Cryptography: Often cryptographic mechanisms seem to fail when a security measure is applied. In a cloud, cryptographic techniques are applied to overcome the loopholes in security areas. However, challenges such as prime factorisation of large numbers in RSA and discrete logarithmic problems in ECC and faulty implementation may cause a brute force attack. Poor key management, computation efficiency, verifiable data are also other issues related to cloud cryptography.
Integrity and Confidentiality Issues: Integrity is the most critical element in the information system in order to protect the data from unauthorised modification, deletion or alteration. The security issue arises when incorrectly defined security parameters or incorrectly configured VMs and hypervisor are used with malicious intent. The multi-tenant nature of cloud may result in the violation of integrity and confidentiality, so increasing the number of users enhancing the security risk. Some well-known integrity attacks include the man in the middle (MIM) attack, session hijacking, data diddling attack, password, packet sniffing and social engineering attacks and may affect the confidentiality of information seriously.
Malware and Worms: This involves an e-crime attack to inject malware into cloud storage called ‘Botnets’, turning them into ‘zombies’ aiming at attacking a larger network servers’ computer.
Inference: Inference is a database system technique used to attack databases where malicious users infer sensitive information from complex databases at a high level. It simply means finding information hidden from normal users by using data mining techniques.
What can be Done?
QA practitioners and organisations that are keen to use cloud computing to run their in-house applications must modify their software development approach and should be concerned about the key points that help to design programming standards as well as adopt multi-tenancy and security capabilities. A three-tier (application level, cloud-service middle level, and infrastructure level) structure can be followed:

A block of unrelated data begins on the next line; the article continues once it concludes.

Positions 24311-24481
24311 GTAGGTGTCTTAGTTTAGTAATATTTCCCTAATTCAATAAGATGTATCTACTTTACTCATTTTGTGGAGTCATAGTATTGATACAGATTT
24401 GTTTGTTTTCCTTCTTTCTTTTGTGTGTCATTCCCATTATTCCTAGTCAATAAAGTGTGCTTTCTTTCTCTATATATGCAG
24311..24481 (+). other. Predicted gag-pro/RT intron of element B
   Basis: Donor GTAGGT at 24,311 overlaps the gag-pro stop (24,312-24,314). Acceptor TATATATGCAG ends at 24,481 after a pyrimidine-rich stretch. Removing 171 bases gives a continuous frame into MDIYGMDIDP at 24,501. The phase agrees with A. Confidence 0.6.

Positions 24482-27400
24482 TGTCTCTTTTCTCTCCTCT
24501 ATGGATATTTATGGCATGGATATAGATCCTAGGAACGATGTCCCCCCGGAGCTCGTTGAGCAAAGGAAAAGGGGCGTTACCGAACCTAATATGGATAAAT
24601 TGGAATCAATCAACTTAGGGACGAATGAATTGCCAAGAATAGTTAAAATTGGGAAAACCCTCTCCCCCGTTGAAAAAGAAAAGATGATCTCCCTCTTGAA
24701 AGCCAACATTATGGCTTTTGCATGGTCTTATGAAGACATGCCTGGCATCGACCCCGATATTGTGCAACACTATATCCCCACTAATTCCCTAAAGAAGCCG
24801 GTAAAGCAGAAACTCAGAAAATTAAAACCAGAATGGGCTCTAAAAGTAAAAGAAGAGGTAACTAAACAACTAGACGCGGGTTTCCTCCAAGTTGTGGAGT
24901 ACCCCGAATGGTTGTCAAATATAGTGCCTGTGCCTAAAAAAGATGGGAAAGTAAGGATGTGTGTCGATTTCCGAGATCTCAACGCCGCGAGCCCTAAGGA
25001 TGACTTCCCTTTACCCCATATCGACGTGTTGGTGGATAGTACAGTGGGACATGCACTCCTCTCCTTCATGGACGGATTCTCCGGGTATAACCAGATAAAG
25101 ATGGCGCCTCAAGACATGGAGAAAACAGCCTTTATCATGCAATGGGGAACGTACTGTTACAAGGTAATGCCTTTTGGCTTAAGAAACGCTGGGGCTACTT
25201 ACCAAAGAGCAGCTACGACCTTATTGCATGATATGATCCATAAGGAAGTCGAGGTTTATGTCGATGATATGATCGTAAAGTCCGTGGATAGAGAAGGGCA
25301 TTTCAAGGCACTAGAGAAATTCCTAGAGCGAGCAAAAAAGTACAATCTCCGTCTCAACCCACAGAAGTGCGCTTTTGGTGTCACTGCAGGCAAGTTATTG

Application Level: The security concerns for this level is end-to-end and cloud systems need to have a common security to achieve end-to-end visibility and control over data, identities and application in the cloud system. However, on an application level, enterprises data, along with other organisation data, is stored at the SaaS provider data centre. In addition, cloud providers might be replicating the data across multiple locations in the world to maintain high availability. This is why it is no wonder that cloud vendors such as Google App, Amazon and Elastic Compute Cloud (EC2) require administrators to use their individual cryptographic algorithm with strong Secure Shell (SSH) to access the hosts. A malicious program can easily exploit the vulnerabilities in the data security model for unauthorised access.
Service Middleware Level: Middleware can be described as glue software that makes it easier for the software developer to perform communication in a cloud environment. Nowadays, as the importance of middleware increases, the security challenges also increases. Some of the issues include protocol standard security, user authentication and conceptualisation, middleware trust, service credibility and regulations, cryptographic solution, spam snooping and sniffing.
Infrastructure Level: Cloud infrastructure can manage the computer capabilities such as performance, bandwidth and storage access. A secure and efficient cloud authentication process and user abstraction should be provided in the infrastructure level. All virtual machines working together should be mutually authenticated and good machine availability management should also be available. The security risks to the cloud systems while facilitating Virtual Private Network (VPN) are on-demand resource availability and machine-to-machine performance monitoring.
Cloud computing offers many advantages, on-demand, scalable, resources and IT-based solutions without the need to invest in new infrastructure. Despite these features, the security of storage is a critical point that confronts this technology. Every QA tester should keep these issues and threats in mind while using assistance through cloud computing.